Surf Fishing Basics

By Cody Larrimore

Often times a novice surf fisherman will stare white-faced at the crashing waves and extensive blue water that spans the horizon. It’s an intimidating site when you don’t know what to look for or where to go. Having no idea where to cast your bait or lures is equivalent to not knowing where to put your treestand or blind – you’re hoping for luck. It doesn’t have to be this way. Every beach will show specific characteristics that are obvious or not so obvious signs of where to fish. Understanding these characteristics and knowing how to interpret them is essential in surf fishing.

A slough or “highway” is a low area cut out in the sand that runs perpendicular to the beach. This is where fish swim up and down looking for bait – crabs, shrimp, bait fish, etc. Locating highways is easiest at low tide as it’s the only calm water sitting between the beach and the sandbar. There can be multiple highways at any point on the beach. If you see waves breaking at multiple points straight out, then it’s likely there is another highway past the first surf break.

Once you locate a promising highway, it’s time to look a little further. Fish may travel this highway, but they need a way in and out. They can do this by using a “break.” Breaks are easily discovered after watching the waves for just a few minutes. You’re looking for a section in the sandbar where the waves roll over, yet don’t crest. If the waves continue to roll, and not crest, you’ve found a cut in the bar – a break. Additional signs of the break include rippling water, visible current and discolored water.

Highways are not the only beach formations that attract and hold fish. Currents and strong wind also rip through the water causing points. Often at these points, the water will be deep on one side thus making it a perfect location for fish to hold. A well portrayed point most times holds fish like objects on the bottom of a relatively smooth ocean floor. The main objective for finding a site for surf fishing is to find an area different than the rest.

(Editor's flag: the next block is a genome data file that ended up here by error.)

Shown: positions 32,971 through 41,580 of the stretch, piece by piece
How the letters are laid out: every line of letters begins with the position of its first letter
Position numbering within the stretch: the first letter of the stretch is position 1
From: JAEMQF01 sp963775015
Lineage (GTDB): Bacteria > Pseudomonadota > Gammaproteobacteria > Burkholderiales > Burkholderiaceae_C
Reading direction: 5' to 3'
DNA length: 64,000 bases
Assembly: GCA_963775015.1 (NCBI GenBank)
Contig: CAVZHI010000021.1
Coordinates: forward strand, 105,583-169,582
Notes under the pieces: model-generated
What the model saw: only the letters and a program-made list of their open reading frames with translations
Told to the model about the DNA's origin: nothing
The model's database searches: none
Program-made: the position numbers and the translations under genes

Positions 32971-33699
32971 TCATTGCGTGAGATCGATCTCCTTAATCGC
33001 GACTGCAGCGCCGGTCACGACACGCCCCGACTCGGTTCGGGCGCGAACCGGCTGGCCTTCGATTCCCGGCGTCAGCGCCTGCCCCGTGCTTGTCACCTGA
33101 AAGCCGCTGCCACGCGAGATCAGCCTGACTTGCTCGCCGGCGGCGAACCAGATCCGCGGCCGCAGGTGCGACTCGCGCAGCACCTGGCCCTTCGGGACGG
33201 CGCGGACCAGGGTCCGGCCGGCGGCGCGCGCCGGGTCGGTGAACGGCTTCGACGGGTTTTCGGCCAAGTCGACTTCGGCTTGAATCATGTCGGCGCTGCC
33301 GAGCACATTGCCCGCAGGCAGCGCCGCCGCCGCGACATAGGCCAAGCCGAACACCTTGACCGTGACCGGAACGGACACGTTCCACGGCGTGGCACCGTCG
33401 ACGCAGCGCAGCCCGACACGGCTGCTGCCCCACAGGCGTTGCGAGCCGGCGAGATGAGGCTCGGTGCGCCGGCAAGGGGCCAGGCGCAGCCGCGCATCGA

Hard structures such a jetties, docks, and piers are also great places for fish to hold up, however most are usually more crowded with surf anglers compared to locations along the beach.

Here are a few simple tips for surf fishing:

The best time to surf fish is high tide, this is when all fish come in to feed and scavenge. It’s even better if high tide falls around dawn or dusk.

The best rigs for surf fishing are hands-down the fish finder rig and the drop rig. Both are prepackaged at most local surf shops.

If you have the opportunity, do your homework. Talk to locals about the hot bait for the time of year you’re fishing. Venture out the evening or morning before to see if you can notice any of the highways or breaks so you know where to head on your fishing trip.

Birds’ feeding in the water is a sure sign of baitfish. Get there as fast as you can and get a line in the water. Often enough there are larger fish beneath pushing the baitfish to the surface.

Beach formations are consistently changing. Keep that in mind as you scan the beach for the perfect spot. What location worked a week ago could have shifted to a similar formation 100 yards down the beach. Keep your eyes continuously scanning and be prepared to move if you’ve seen little action.

Via: All Outdoor

Category: Fishing, fishing, Surf fishing

Charles is the editor for 248 Shooter a midwest based gun news and gear review site as well as Online Content Director for On Target Magazine. He is an avid student taking classes from top tier trainers around the country. Charles shares his love for training as well as experience and opinions on some of the most talked about gear and products used by competitive shooters, military, leo and civilians.